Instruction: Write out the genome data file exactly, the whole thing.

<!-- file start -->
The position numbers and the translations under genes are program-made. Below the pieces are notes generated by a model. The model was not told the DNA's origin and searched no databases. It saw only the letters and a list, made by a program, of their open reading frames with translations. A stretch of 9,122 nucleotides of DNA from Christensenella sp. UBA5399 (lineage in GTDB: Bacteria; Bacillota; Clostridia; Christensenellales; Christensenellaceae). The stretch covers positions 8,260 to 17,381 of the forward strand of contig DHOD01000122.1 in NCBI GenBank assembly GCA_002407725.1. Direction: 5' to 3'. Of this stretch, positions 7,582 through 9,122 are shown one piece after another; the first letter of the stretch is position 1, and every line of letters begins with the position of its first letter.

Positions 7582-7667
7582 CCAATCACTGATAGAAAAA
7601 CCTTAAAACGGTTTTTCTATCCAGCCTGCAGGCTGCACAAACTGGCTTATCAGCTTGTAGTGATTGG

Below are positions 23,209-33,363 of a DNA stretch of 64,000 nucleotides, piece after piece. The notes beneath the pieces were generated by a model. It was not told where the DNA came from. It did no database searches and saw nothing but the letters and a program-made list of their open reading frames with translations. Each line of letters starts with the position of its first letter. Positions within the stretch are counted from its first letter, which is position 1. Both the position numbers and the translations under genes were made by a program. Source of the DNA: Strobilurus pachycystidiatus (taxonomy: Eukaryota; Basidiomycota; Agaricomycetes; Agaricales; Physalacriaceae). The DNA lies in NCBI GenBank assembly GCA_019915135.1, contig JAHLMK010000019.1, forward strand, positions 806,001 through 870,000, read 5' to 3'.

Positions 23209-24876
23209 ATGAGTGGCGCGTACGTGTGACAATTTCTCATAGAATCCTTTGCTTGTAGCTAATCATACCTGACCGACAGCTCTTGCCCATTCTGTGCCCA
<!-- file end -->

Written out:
The position numbers and the translations under genes are program-made. Below the pieces are notes generated by a model. The model was not told the DNA's origin and searched no databases. It saw only the letters and a list, made by a program, of their open reading frames with translations. A stretch of 9,122 nucleotides of DNA from Christensenella sp. UBA5399 (lineage in GTDB: Bacteria; Bacillota; Clostridia; Christensenellales; Christensenellaceae). The stretch covers positions 8,260 to 17,381 of the forward strand of contig DHOD01000122.1 in NCBI GenBank assembly GCA_002407725.1. Direction: 5' to 3'. Of this stretch, positions 7,582 through 9,122 are shown one piece after another; the first letter of the stretch is position 1, and every line of letters begins with the position of its first letter.

Positions 7582-7667
7582 CCAATCACTGATAGAAAAA
7601 CCTTAAAACGGTTTTTCTATCCAGCCTGCAGGCTGCACAAACTGGCTTATCAGCTTGTAGTGATTGG

Below are positions 23,209-33,363 of a DNA stretch of 64,000 nucleotides, piece after piece. The notes beneath the pieces were generated by a model. It was not told where the DNA came from. It did no database searches and saw nothing but the letters and a program-made list of their open reading frames with translations. Each line of letters starts with the position of its first letter. Positions within the stretch are counted from its first letter, which is position 1. Both the position numbers and the translations under genes were made by a program. Source of the DNA: Strobilurus pachycystidiatus (taxonomy: Eukaryota; Basidiomycota; Agaricomycetes; Agaricales; Physalacriaceae). The DNA lies in NCBI GenBank assembly GCA_019915135.1, contig JAHLMK010000019.1, forward strand, positions 806,001 through 870,000, read 5' to 3'.

Positions 23209-24876
23209 ATGAGTGGCGCGTACGTGTGACAATTTCTCATAGAATCCTTTGCTTGTAGCTAATCATACCTGACCGACAGCTCTTGCCCATTCTGTGCCCA